This past May, Greenpeace International hosted a live conversation with a panel of dynamic speakers about extractivism in Latin America and the communities that are resisting it. 

The chat was part of a Roundtable Discussion series, put together in collaboration with activists, leaders, and groups around the world to highlight the intersectionality of the climate movement, amplify local and global battles, and demonstrate how we’re all more connected than we may think.

In the latest discussion, the experiences shared by the group about the work they do to challenge extractivism in their communities. The accounts were moving and, at times, even shocking. But every word was essential. 

Hosted by renowned journalist Stefanía Dommarco of Latin American media outlet Filo News, this Roundtable Discussion featured Gustavo Huici, the executive director of Surfrider Argentina; Riccardo Tiddi, representative of Somos Monte Chaco; Juan Sarmiento Lobo, lawyer and member of Comité de Santurbán in Colombia; Lorena Donaire, founder of water rights group Mujeres Modatima in Chile; and Alejandra Jiménez Ramírez, member of Alianza Mexicana Contra el Fracking.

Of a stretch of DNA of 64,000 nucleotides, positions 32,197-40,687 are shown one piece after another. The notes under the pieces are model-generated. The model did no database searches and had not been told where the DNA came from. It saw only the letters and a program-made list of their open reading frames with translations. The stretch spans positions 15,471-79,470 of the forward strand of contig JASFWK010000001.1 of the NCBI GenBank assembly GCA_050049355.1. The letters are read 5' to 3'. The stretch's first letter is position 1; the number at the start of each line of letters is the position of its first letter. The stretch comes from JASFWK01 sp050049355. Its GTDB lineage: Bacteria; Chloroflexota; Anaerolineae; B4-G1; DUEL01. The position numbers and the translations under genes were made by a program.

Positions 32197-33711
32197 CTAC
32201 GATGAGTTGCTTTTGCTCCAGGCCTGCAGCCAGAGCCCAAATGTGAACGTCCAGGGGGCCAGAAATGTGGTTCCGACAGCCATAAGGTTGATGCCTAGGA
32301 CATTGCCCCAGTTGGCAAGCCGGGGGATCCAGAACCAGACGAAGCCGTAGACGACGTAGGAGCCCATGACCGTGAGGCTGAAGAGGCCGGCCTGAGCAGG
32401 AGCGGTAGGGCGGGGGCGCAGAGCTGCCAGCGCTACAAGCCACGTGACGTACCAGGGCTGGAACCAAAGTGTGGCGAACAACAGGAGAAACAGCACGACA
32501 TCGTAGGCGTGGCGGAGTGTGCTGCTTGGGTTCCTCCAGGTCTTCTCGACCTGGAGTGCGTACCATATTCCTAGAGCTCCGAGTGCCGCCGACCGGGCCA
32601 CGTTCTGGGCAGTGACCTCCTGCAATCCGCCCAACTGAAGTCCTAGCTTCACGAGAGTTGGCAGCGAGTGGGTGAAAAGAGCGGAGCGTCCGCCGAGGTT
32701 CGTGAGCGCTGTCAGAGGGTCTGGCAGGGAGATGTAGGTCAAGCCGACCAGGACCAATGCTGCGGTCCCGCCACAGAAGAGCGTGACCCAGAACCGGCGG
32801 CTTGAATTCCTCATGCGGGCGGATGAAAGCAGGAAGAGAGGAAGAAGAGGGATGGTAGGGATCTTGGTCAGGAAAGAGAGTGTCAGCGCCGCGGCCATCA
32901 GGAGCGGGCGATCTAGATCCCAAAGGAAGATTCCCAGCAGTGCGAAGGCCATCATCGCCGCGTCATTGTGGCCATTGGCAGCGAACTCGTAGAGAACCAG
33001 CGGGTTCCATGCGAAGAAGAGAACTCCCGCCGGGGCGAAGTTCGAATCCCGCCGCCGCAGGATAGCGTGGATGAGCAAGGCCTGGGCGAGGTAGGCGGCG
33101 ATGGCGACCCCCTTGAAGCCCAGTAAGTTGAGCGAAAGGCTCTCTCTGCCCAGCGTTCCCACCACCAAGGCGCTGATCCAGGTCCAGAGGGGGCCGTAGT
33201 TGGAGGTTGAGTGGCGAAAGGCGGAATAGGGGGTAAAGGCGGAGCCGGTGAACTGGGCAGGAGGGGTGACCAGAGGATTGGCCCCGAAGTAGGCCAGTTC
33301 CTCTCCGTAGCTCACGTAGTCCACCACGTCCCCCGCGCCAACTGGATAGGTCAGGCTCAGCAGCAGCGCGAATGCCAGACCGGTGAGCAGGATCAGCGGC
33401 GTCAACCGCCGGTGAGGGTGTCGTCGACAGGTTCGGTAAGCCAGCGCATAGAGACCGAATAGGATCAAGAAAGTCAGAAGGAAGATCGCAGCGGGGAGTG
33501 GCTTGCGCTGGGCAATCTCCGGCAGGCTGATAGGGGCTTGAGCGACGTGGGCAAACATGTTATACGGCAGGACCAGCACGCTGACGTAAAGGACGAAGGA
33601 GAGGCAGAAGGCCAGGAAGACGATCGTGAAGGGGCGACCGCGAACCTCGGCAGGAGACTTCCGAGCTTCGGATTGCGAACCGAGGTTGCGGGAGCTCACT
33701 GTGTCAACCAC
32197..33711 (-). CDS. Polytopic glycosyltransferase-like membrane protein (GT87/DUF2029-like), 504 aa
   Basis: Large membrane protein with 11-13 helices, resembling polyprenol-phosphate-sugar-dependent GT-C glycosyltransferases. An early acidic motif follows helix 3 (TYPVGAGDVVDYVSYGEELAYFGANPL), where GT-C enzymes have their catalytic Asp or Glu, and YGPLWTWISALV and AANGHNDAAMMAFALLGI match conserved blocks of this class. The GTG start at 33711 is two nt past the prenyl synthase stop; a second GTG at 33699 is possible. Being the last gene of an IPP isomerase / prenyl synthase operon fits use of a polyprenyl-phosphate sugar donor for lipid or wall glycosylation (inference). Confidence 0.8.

Their work ranges from combating the threats of deep sea oil exploration in the Argentine Sea, deforestation in Chaco, to challenging destructive mining in the Páramo de Santurbán, the struggle for the right to access water in Chile, and tireless battling  to stop fracking across Mexico.

Check it out:

Throughout the discussion, one thing was clear: Latin America is a key battleground in the fight for the environment. Against the backdrop of European, Asian, and North American colonisation, environmental defenders in this region have been actively resisting extractivist models for hundreds of years in pursuit of sovereignty, equity, and balance with the Earth.

In this region, it’s not merely enough to prioritize fighting for the environment – it’s crucial to recognize it as a dual and interrelated struggle for basic human rights.

Discussions like these are key in highlighting the importance of coming together to connect different battles around the world. In turn, they also demonstrate that the richness of the movement comes from the commitment and the diversity of the communities that drive it forward.

As the climate crisis worsens, the alliances between movement groups around the world deepen. We’re seeing that when we unite, we can build a new reality – a future where the planet doesn’t have an expiration date, and where environmental and social justice will prevail.

Rosario Coll, Movement & Media Organizer and Sophie Schroder, Communications Coordinator are with Greenpeace project Collective Climate Action